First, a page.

It’s a lovely Sunday morning. I’m sitting on the sofa in our little office drinking a caramel nespresso coffee and listening to the rain outside. I can hear the tv and the singing of nursery rhymes from the living room from where I left the two boys having a cuddle and some bonding time.
However, not all is right in this house. There’s a smell that I fear is going to take some very heavy duty chemicals to get rid of. Our little boy was a little off food yesterday and when we put him to bed at 7pm last night without eating, we thought that we would be up many times during the night. At 8am this morning I was watching his video monitor wondering was he ever going to wake up and should I go and check on him when the banging of a door stirred him and Rob went in to pick him up. The poor little thing had vomited during the night all over his cot and him and combined with a disgusting nappy (diaper for those of you that aren’t from Ireland), he was put straight in the shower while I tried to tackle the clean up and the smell. It got me thinking about the joys of parenthood and how different expectation is versus the reality.
Let me start this by saying that I wouldn’t change a second of it. Not the supermarket tantrums, the sleepless nights at the start or the fact that all I can smell in my house currently is stale vomit.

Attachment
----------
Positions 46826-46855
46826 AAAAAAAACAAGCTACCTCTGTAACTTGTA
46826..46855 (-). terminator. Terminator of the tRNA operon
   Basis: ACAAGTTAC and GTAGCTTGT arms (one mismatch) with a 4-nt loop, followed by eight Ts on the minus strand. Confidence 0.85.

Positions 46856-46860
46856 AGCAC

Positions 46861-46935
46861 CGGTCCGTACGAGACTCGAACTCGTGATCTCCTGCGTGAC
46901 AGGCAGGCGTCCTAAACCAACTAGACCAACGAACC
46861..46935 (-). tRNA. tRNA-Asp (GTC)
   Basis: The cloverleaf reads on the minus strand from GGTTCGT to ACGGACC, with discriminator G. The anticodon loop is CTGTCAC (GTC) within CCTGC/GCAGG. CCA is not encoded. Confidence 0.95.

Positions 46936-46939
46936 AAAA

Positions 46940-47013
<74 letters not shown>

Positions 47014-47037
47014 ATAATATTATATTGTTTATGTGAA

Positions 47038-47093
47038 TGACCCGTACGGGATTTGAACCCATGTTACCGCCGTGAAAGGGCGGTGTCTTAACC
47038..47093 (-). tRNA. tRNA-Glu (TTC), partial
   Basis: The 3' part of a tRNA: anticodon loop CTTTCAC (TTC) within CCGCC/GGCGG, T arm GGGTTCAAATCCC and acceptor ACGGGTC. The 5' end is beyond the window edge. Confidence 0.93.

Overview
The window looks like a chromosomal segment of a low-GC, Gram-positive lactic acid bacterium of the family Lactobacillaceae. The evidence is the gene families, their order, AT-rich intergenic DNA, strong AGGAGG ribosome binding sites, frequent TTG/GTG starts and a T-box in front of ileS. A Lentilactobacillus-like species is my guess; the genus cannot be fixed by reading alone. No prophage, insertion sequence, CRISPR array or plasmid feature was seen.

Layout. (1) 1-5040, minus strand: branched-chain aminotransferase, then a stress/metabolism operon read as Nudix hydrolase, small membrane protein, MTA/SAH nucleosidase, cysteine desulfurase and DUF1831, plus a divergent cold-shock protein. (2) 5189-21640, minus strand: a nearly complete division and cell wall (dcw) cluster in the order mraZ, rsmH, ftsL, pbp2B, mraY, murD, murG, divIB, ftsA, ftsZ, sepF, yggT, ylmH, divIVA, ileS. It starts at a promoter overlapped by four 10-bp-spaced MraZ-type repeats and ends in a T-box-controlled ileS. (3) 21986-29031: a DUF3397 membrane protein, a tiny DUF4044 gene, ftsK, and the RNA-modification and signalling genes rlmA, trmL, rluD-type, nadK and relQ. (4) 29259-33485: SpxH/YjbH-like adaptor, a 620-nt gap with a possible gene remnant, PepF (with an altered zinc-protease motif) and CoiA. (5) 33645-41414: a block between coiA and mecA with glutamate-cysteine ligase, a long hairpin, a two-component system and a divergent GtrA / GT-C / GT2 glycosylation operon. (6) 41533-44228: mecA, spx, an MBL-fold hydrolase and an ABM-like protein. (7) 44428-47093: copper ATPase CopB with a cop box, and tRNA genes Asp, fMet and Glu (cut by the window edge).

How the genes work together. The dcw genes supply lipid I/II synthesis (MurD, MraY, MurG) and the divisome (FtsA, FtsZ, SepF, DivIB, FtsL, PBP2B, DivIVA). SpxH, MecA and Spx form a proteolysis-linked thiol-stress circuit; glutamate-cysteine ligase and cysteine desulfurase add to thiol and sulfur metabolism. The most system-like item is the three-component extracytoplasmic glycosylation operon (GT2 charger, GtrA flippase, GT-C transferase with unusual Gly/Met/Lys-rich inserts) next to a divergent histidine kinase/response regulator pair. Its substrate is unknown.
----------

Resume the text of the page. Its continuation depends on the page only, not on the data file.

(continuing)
To be fair I never thought much about what to expect when there would eventually be a baby when pregnant. I was so sick in the beginning and with the constant threat of miscarriage, I just went from one day to the next in a daze which mainly included trying to get to the bathroom without throwing up or eating crackers on the couch to get the strength to get to said bathroom. I bet I was a real joy to live with!! I had some very sick days where I was desperate to feel well again and be able to go about life as normal. I just hadn’t realised that from the time that the word, “pregnant,” showed up on that clearable digital test that life was never going to be normal again. Our world was changing and I really feel that there’s nothing that can be said to you to prepare you for it.